Gary Mehigan, TV HOST, Restaurateur and Chef  

My first visit to India was in 2012 – and I have to admit that my perception of Indian cuisine was far different from the reality.  I realised that the regional diversity of the cuisine is what makes it unique and stand out from the crowd. The food you savour in south India would not find favour in north India. And the variety of staples available in the west of the country is far different from the east. Recalling my first-ever visit to the Sassoon Docks in Mumbai, I was awestruck by the variety and the quantity of seafood (read: fresh water fish). Moreover, the produce, supplies and quality of food in India has also evolved and improved immensely. Also, young chefs (Indian or of Indian origin) stationed in the USA, Europe or even Australia are now exploring their roots back to India in order to rediscover the local ingredients and indigenous cuisines.


Indians are passionate about politics, entertainment, cricket and last but not the least, their food. Personally, I love Indian food for its texture, spice, crunchiness and freshness, just enough to salivate the palate. However, if we had to compare Australian cuisine with the Indian food culture; then the former is comparatively straightjacketed. I would like to add a point; while local flavours and traditional dishes are the backbone of any cuisine; modernising it or tweaking is what keeps the innovation cycle ticking. Yes, traditionalists might disagree – they insist on leaving the classic butter chicken, paneer masala or even haleem untouched; but I believe that we have to constantly innovate to keep dishes relevant to the changing times. For instance; I would prepare the haleem lighter, younger, add some texture or add chillies. So, you can eat something that looks different, that’s pretty, but inside, it’s like wow! That’s our job as chefs. This is how we perceive it in Australia – lots of innovation, many pretty dishes, scores of dishes that seem familiar but aren’t.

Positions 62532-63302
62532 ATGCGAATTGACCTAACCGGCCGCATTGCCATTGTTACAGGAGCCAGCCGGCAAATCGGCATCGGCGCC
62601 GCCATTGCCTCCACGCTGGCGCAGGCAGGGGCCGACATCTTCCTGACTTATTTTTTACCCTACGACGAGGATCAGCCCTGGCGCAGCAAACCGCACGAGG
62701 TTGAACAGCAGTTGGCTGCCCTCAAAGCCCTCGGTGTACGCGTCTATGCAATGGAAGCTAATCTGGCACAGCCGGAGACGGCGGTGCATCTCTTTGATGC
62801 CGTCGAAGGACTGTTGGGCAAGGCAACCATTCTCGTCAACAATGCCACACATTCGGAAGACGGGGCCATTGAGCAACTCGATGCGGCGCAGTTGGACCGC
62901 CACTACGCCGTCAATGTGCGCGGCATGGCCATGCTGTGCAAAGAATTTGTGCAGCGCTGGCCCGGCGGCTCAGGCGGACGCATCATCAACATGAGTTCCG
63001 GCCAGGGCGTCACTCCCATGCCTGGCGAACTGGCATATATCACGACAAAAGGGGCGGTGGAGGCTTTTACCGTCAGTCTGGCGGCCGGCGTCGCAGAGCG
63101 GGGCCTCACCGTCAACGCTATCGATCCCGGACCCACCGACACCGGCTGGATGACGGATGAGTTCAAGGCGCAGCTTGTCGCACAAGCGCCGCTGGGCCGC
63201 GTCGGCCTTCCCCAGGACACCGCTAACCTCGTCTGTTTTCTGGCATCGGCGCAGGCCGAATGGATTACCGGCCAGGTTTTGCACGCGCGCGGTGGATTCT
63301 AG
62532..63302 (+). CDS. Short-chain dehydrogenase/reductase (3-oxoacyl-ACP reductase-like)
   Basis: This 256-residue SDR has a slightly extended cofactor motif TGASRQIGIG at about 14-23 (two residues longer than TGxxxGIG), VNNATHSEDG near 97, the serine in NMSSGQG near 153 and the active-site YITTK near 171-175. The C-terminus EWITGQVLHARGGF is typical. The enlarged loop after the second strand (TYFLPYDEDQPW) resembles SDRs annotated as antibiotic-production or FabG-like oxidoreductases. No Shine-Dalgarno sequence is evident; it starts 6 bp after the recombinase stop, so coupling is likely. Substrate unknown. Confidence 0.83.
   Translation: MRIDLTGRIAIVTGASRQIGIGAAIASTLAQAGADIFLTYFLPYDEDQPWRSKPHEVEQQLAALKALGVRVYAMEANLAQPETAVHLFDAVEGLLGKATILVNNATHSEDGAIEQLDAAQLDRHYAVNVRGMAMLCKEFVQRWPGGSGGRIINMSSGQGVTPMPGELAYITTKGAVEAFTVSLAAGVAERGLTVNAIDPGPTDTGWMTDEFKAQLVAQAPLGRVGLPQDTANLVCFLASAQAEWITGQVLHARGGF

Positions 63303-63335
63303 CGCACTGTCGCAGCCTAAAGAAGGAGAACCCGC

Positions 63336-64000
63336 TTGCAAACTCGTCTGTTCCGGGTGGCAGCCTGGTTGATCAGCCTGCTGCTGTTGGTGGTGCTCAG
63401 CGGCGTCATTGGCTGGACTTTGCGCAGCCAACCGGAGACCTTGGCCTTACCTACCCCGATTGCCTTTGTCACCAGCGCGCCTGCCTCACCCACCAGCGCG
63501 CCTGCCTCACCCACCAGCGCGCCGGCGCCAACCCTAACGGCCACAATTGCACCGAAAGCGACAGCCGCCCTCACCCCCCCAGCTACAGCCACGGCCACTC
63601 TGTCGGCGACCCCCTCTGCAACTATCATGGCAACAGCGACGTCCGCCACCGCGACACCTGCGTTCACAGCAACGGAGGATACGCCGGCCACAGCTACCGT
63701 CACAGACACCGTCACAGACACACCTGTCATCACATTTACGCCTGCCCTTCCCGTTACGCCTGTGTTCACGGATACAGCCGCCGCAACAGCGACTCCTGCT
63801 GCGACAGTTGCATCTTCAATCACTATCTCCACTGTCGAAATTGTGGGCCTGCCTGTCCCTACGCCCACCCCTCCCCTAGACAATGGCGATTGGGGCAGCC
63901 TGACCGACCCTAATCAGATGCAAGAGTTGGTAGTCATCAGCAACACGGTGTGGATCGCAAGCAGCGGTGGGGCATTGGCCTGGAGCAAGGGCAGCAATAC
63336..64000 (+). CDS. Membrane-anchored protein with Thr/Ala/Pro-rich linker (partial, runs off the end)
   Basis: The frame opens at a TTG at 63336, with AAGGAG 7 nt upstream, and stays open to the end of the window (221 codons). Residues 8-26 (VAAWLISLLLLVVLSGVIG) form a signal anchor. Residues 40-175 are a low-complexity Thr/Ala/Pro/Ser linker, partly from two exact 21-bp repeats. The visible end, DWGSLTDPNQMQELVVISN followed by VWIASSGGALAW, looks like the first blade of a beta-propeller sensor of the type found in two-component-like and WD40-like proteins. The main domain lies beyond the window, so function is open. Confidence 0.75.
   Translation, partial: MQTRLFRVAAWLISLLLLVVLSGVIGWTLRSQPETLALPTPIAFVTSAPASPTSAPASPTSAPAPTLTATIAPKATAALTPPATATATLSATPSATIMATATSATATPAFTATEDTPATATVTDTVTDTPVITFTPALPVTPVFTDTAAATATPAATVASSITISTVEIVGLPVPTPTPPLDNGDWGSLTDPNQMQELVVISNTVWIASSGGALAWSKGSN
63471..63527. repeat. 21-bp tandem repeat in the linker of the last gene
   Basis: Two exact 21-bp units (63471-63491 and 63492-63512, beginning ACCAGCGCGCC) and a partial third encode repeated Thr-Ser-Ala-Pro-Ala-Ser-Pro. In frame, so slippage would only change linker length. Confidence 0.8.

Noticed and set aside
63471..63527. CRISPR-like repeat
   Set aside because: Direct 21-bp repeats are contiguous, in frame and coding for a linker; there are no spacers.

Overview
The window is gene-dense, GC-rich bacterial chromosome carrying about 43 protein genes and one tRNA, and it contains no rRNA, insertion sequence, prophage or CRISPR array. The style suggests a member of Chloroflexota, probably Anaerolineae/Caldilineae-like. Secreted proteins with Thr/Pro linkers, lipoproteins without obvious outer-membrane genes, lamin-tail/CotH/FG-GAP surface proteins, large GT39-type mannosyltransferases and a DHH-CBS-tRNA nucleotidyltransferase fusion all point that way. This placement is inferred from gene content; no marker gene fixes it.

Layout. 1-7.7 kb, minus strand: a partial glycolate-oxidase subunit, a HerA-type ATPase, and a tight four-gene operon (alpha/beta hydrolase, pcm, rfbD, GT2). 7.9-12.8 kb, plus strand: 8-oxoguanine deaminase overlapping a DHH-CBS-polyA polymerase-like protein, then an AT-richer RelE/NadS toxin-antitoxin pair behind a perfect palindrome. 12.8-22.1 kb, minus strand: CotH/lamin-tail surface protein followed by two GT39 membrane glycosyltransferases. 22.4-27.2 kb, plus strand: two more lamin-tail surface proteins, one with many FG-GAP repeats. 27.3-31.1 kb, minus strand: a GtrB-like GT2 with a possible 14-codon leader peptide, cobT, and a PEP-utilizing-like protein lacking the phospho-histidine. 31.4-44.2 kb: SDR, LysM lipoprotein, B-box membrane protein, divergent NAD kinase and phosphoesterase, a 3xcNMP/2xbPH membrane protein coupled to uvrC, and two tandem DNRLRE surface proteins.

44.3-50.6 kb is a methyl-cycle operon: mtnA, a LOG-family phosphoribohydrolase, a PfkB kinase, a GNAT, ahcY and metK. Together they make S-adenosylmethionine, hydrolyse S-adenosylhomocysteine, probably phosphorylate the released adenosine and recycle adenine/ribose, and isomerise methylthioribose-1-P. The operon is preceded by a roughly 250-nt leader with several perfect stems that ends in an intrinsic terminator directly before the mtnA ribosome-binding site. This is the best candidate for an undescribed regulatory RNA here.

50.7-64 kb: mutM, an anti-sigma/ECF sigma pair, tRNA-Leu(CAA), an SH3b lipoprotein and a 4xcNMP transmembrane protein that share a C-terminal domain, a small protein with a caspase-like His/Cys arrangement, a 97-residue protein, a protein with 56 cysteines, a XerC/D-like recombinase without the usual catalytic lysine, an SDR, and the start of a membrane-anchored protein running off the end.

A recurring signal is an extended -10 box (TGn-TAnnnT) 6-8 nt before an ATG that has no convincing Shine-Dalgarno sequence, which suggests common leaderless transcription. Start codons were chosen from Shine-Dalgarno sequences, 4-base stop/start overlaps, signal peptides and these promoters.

Spices play a very crucial role in the preparation of any Indian dish. Hence, I was quite intrigued about its use. And through conversations with locals, I have realised that originally, spices were primarily used for medicinal purposes rather than to add flavour to a particular dish.

Whenever I am visiting India I make sure I travel back with a big stock of spices. I am particularly fond of black cardamon or ker sangri, which many cooks are not so fond of. I also carry back lots of smelly things, like flat chilli cakes – you can smash it and use it as seasoning – it’s dried Kashmiri chilli that has been smashed into a paste and then dried in sun. One of the things my Indian friend taught me to do was take the chillies, toss them in yogurt, salt dry them in the sun and you can keep them in the cupboard and snack on them.


Indian cuisine is undergoing a revolution. Hence, India of 2018 is a fabulous place for young, innovative, expressive chefs to create astounding things the world wants to see. The world already doesn’t understand how many different cuisines are available in India. I have learnt that Indian cuisine has thousands of years of history and over the centuries, it has been influenced by migration, partition and through different communities travelling and living together.